The recent OECD PISA In Focus report titled ‘When is competition between schools beneficial?’ is being used as evidence to criticise Australia’s so-called market driven policies in school education represented by state and Commonwealth governments promoting autonomy and choice.
Trevor Cobbold, for example, in a comment piece published in the SMH September 3rd describes the OECD report as a “damning verdict on education policies that promote competition between schools” and uses it as evidence to conclude market-based policies have failed to raise standards.
It’s true that the PISA In Focus report states “Across countries and economies, performance is unrelated to whether or not schools have to compete” but, relying on one study to reach such a conclusion ignores other studies that prove the opposite.
School choice advocates like Ludger Woessmann, Eric Hanushek, Patrick Wolfe and Caroline Hoxby argue that a more market-driven approach involving competition between schools, plus other factors such as vouchers, school autonomy and external examinations, leads to stronger outcomes.
Based on the assumption that the existence of non-government schools facilitate school choice and, thus, competition between schools Woessmann and Hanushek conclude “students in countries with privately managed educational institutions scored significantly higher in both mathematics and science”.
In the OECD Working Paper No 15, also involving Woessmann, the argument is put that governments supporting school choice by properly funding non-government schools is also beneficial.
The paper notes, “In short, a level playing field between public and private schools in terms of government funding seems to create an environment of choice and competition that raises student achievement”.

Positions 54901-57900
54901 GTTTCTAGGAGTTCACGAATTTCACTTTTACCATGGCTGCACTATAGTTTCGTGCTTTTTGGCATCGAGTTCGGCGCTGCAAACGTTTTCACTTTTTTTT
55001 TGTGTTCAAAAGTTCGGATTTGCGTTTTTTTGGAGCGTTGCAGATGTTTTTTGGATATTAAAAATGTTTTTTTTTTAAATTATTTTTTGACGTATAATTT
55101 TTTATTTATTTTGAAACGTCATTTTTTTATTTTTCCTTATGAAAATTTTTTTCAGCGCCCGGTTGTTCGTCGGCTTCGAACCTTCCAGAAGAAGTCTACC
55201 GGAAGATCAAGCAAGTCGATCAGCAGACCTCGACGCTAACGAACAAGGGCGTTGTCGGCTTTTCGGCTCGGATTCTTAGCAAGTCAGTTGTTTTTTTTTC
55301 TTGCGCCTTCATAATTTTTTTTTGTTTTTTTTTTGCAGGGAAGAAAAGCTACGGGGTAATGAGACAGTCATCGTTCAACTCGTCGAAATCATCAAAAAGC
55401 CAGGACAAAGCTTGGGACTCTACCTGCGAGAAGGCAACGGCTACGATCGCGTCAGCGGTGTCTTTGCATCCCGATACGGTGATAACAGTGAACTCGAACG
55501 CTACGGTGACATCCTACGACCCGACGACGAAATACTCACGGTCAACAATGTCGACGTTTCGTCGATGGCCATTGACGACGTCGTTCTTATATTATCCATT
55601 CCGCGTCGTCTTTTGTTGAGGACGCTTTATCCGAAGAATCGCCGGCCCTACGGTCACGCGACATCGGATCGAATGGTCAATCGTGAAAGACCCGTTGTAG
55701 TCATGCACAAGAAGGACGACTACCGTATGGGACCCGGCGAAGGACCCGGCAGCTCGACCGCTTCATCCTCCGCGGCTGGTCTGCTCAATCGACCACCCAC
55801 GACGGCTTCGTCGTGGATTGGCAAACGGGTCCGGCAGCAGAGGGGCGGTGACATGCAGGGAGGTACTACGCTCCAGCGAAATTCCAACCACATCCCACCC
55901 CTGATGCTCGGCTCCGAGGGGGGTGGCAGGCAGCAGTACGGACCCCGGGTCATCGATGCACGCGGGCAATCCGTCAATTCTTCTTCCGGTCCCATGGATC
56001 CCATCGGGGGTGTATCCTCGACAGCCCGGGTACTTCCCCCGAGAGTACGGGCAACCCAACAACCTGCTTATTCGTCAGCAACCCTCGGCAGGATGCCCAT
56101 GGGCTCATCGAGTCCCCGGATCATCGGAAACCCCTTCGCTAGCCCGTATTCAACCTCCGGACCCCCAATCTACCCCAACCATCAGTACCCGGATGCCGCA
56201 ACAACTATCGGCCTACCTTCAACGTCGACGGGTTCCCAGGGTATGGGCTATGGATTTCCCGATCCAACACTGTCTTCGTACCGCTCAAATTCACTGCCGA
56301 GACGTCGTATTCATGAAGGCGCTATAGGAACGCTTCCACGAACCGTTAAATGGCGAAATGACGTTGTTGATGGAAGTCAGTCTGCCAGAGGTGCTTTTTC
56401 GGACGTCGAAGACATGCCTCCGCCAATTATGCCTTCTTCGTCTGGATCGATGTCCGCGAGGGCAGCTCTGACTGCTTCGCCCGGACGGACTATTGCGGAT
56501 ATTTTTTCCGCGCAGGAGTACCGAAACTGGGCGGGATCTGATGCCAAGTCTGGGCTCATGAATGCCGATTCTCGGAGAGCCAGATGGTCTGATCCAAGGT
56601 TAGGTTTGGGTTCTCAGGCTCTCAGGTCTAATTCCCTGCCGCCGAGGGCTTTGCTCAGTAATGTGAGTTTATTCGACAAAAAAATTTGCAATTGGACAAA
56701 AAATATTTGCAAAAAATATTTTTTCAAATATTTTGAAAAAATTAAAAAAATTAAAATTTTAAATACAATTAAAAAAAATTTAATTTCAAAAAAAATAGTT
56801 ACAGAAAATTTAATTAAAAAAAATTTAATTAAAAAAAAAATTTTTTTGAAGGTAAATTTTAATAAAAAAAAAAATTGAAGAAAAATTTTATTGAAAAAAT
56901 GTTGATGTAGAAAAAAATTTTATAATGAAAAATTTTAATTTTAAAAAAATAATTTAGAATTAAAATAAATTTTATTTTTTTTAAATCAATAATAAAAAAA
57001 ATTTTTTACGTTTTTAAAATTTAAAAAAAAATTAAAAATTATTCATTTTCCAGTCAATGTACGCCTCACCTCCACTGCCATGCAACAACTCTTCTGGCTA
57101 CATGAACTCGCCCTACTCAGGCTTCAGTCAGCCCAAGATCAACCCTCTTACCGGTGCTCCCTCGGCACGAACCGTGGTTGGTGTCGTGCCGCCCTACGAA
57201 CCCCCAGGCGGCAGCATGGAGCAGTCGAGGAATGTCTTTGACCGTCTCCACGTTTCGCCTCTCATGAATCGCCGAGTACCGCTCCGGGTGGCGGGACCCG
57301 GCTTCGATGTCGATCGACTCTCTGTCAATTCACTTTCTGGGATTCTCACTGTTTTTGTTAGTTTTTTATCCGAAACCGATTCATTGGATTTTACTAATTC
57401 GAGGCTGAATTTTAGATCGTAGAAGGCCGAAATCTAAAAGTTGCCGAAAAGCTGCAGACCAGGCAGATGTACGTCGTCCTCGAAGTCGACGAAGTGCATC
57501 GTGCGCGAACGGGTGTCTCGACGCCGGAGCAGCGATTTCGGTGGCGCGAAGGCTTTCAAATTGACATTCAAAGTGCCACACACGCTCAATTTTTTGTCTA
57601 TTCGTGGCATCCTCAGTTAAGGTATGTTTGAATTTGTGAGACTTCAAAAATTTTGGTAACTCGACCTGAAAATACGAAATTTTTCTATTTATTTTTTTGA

As noted by the US researcher Patrick Wolfe, the benefits of school choice are also proven by the Milwaukee school voucher and charter school programmes where students in such schools outperform public school students in reading and gaining entry to college.
Instead of increasing disadvantage and leading to greater inequity in education it is also true that many of the voucher and school charter programs in places like Washington DC, Florida and Milwaukee successfully serve disadvantaged communities.
Contrary to the argument that school choice, represented by the presence of Catholic and independent schools, leads to nearby government schools underperforming both Ludger Woessmann and Caroline Hoxby argue that a more market-driven approach represents a tide that will lift all boats.
Balwyn High School in Melbourne’s eastern suburbs, where non-government schools predominate, provides a good example. The pressure of losing enrolments to nearby high performing non-government schools is proving a powerful incentive for Balwyn High to achieve equally as good, if not stronger, academic results.
Trevor Cobbold’s statement that “Bipartisan support for more competition between schools has created one of the most highly competitive education systems in the world” is also open to question.
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